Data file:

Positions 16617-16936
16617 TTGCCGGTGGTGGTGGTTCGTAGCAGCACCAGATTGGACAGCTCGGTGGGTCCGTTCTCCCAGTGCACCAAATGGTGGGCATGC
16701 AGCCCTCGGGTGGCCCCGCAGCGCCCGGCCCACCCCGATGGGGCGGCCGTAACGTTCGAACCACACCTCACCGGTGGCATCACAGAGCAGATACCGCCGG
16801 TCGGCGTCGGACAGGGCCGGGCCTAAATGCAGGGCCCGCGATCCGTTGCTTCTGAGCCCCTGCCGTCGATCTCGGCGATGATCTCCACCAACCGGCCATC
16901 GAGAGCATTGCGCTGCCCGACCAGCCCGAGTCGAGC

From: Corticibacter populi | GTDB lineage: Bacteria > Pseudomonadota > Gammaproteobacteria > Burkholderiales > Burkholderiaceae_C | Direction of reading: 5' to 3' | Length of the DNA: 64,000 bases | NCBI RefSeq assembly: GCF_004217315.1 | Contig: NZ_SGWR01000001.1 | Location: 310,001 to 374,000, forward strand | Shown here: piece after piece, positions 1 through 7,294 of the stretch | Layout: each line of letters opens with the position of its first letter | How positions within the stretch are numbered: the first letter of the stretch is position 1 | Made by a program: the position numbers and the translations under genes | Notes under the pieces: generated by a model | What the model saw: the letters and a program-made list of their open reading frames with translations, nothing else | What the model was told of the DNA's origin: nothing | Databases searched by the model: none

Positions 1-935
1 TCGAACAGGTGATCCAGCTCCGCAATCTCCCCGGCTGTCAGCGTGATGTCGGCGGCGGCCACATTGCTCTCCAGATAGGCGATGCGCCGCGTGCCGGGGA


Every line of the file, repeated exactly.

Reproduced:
Positions 16617-16936
16617 TTGCCGGTGGTGGTGGTTCGTAGCAGCACCAGATTGGACAGCTCGGTGGGTCCGTTCTCCCAGTGCACCAAATGGTGGGCATGC
16701 AGCCCTCGGGTGGCCCCGCAGCGCCCGGCCCACCCCGATGGGGCGGCCGTAACGTTCGAACCACACCTCACCGGTGGCATCACAGAGCAGATACCGCCGG
16801 TCGGCGTCGGACAGGGCCGGGCCTAAATGCAGGGCCCGCGATCCGTTGCTTCTGAGCCCCTGCCGTCGATCTCGGCGATGATCTCCACCAACCGGCCATC
16901 GAGAGCATTGCGCTGCCCGACCAGCCCGAGTCGAGC

From: Corticibacter populi | GTDB lineage: Bacteria > Pseudomonadota > Gammaproteobacteria > Burkholderiales > Burkholderiaceae_C | Direction of reading: 5' to 3' | Length of the DNA: 64,000 bases | NCBI RefSeq assembly: GCF_004217315.1 | Contig: NZ_SGWR01000001.1 | Location: 310,001 to 374,000, forward strand | Shown here: piece after piece, positions 1 through 7,294 of the stretch | Layout: each line of letters opens with the position of its first letter | How positions within the stretch are numbered: the first letter of the stretch is position 1 | Made by a program: the position numbers and the translations under genes | Notes under the pieces: generated by a model | What the model saw: the letters and a program-made list of their open reading frames with translations, nothing else | What the model was told of the DNA's origin: nothing | Databases searched by the model: none

Positions 1-935
1 TCGAACAGGTGATCCAGCTCCGCAATCTCCCCGGCTGTCAGCGTGATGTCGGCGGCGGCCACATTGCTCTCCAGATAGGCGATGCGCCGCGTGCCGGGGA